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A history of Wagyu in America, their dominance in the retail industry and the buzz they have created.

The story of Wagyu beef in the U.S. starts with a Japanese breed called Wagyu (which means 'Japanese cow'). Wagyu beef initially became famous all over the world by the name 'Kobe Beef,' which is Wagyu beef raised in the area around Kobe, Japan. The Japanese government regulates Wagyu cattle, and accordingly, only cattle produced in the Kobe region can be called 'Kobe Beef.'

The Wagyu breed is bound by genetics, so Wagyu can be born and raised anywhere - as long as the Wagyu parentage can be DNA verified. Thus, foreign produced Wagyu can bear the name 'Fullblood Wagyu' or '100% Wagyu,' as long as it is from a DNA verified Wagyu genetic line.

Wagyu were originally draft animals used in cultivation, so they were selected for physical endurance. This selection favored animals with more intra-muscular fat cells - marbling, which provided a readily available energy source. Japanese Wagyu derive from native Asian cattle, which were infused with British and European breeds in the late 1800's. Although the breed was closed to outside breed lines in 1910, regional isolation has produced a number of different lines with varying conformation.

For centuries, the Japanese philosophy has been to grow cattle slow and natural, unlike the American system of growing them rapidly, with emphasis on final weight, and getting them swiftly to market. The Wagyu cattle and the beef the Japanese produce are so cherished that they have been declared a National Treasure and are protected.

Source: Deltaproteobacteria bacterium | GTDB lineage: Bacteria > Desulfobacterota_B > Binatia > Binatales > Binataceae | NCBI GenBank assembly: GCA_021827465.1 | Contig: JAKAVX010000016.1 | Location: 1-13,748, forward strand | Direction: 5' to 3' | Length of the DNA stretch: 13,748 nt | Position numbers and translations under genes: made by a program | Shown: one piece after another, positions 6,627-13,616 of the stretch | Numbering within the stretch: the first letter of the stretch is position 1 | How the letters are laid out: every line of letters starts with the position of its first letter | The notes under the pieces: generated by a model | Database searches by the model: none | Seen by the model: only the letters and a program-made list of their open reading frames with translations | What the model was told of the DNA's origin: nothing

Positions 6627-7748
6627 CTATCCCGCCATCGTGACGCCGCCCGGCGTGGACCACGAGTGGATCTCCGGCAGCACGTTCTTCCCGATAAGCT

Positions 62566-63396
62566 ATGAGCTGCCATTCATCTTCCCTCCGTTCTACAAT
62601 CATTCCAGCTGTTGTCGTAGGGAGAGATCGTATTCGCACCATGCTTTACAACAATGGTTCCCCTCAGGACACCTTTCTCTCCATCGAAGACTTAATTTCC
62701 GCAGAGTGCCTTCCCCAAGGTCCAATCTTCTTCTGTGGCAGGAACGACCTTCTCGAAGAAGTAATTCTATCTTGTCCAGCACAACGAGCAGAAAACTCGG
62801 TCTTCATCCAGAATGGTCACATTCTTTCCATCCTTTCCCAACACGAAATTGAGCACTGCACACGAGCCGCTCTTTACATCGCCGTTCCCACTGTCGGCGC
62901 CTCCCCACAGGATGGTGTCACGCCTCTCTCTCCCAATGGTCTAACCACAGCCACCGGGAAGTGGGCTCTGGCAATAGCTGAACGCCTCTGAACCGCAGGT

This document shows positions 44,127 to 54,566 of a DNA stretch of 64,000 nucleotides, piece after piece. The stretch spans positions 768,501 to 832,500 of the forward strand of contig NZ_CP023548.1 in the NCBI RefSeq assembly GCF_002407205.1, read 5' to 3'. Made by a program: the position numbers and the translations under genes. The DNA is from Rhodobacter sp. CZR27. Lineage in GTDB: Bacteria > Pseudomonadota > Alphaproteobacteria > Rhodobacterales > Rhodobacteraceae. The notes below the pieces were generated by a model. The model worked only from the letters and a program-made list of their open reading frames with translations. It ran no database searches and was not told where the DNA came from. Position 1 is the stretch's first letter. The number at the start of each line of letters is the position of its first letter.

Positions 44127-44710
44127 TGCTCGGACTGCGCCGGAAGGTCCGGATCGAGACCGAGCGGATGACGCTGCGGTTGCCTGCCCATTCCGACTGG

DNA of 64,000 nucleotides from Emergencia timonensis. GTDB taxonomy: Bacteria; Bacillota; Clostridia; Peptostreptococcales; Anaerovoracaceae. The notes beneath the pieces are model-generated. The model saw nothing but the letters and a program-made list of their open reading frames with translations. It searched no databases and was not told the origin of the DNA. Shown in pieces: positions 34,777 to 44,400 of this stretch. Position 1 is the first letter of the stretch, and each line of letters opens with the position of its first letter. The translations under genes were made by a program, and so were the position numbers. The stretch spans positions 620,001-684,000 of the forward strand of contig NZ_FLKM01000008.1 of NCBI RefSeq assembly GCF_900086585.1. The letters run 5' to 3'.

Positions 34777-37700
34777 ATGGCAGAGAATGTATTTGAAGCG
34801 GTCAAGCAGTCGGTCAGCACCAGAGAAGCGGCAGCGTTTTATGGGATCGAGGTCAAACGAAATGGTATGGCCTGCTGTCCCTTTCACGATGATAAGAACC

Wagyu genetics were exported to the United States on several occasions, once in the 1970's and again in the 1990's. American ranchers have begun to produce Wagyu beef high in quality, similar to those raised in Japan, comes from Wagyu cows bred and raised in America. Most of the American raised Wagyu are percentage Wagyu. The American herd size of 'Fullblood Wagyu' or '100% Wagyu' is quite small compared to the Japanese or Australian herds.

Wagyu are black cattle similar to Angus except that they are horned and lighter in the rump and legs. In the U.S., most Wagyu are de-horned. Mature bulls can weigh over 2,000 pounds.

Purebred Wagyu is a term used for cattle that are 15/16ths Wagyu.

Percentage Wagyu is a term used for F1’s, F2’s and F3’s (50% Wagyu, 75% Wagyu and 87% Wagyu).

According to the American Wagyu Association, all Fullbloods need to be DNA typed to be registered. All Purebred Wagyu and Percentage Wagyu that are involved in embryo transfer or from which semen is being collected, are also required to be DNA typed.

2006 National Wagyu Sire Summary

This summary by Washington State University, Department of Animal Sciences, indicates the following (based on measurements from F1 or 50% Wagyu):

Birth Weight mean: 77 lbs
Weaning Weight mean: 503 lbs
Marbling Score mean: 7.74
Ribeye Area mean: 14.5
External Fat mean: .72

*Note that the mean birth weight is 77 pounds, indicating the marvelous calving ease of the Wagyu when crossed to another breed, in most cases Angus.